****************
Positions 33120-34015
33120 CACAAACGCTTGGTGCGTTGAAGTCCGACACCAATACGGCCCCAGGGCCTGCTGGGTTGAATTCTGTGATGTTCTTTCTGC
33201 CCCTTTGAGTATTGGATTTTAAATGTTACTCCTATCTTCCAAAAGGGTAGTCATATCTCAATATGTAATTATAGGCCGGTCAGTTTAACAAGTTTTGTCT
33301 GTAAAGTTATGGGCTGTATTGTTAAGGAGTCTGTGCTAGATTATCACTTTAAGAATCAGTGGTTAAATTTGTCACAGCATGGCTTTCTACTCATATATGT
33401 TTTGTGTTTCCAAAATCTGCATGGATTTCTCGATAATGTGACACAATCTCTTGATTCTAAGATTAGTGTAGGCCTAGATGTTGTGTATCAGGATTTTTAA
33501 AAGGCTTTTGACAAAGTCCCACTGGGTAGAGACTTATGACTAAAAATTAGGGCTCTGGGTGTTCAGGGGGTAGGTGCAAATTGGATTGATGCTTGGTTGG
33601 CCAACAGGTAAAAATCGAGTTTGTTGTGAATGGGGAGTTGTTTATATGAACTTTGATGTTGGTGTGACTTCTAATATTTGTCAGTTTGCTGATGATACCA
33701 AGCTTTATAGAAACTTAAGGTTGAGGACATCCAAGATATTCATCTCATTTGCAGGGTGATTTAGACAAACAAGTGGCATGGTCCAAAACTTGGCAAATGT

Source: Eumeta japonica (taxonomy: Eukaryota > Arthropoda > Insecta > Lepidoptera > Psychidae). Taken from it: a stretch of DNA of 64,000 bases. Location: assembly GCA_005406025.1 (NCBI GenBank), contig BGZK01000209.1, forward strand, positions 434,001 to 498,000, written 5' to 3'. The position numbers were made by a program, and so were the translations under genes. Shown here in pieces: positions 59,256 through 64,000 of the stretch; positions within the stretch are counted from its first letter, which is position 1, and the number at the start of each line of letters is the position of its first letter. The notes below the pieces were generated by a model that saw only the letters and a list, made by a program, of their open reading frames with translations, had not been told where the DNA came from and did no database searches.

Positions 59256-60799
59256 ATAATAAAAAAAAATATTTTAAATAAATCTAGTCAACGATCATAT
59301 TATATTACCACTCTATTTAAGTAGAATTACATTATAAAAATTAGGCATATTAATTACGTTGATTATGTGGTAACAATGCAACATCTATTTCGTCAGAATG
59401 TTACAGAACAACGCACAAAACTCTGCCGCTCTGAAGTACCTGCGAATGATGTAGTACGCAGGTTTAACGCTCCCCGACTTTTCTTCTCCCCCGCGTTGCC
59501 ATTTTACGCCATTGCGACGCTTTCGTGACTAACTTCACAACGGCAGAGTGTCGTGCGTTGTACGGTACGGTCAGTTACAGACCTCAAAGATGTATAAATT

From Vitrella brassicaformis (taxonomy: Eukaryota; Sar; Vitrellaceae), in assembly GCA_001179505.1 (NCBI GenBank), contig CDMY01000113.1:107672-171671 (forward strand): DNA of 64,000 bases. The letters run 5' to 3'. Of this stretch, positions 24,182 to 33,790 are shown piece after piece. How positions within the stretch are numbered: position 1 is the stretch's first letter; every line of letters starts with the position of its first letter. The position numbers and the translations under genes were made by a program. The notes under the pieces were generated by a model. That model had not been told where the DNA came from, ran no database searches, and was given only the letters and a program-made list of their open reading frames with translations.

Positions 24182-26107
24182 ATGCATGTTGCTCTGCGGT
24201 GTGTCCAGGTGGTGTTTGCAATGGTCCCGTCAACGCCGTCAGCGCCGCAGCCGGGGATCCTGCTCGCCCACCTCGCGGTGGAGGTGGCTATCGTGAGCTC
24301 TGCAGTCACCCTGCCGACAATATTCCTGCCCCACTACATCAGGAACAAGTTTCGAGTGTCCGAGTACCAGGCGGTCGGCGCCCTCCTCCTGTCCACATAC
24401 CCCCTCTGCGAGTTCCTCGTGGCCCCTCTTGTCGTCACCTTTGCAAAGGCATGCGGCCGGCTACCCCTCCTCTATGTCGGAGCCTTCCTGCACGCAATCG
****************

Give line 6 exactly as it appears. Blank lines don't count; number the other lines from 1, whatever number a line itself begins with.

33501 AAGGCTTTTGACAAAGTCCCACTGGGTAGAGACTTATGACTAAAAATTAGGGCTCTGGGTGTTCAGGGGGTAGGTGCAAATTGGATTGATGCTTGGTTGG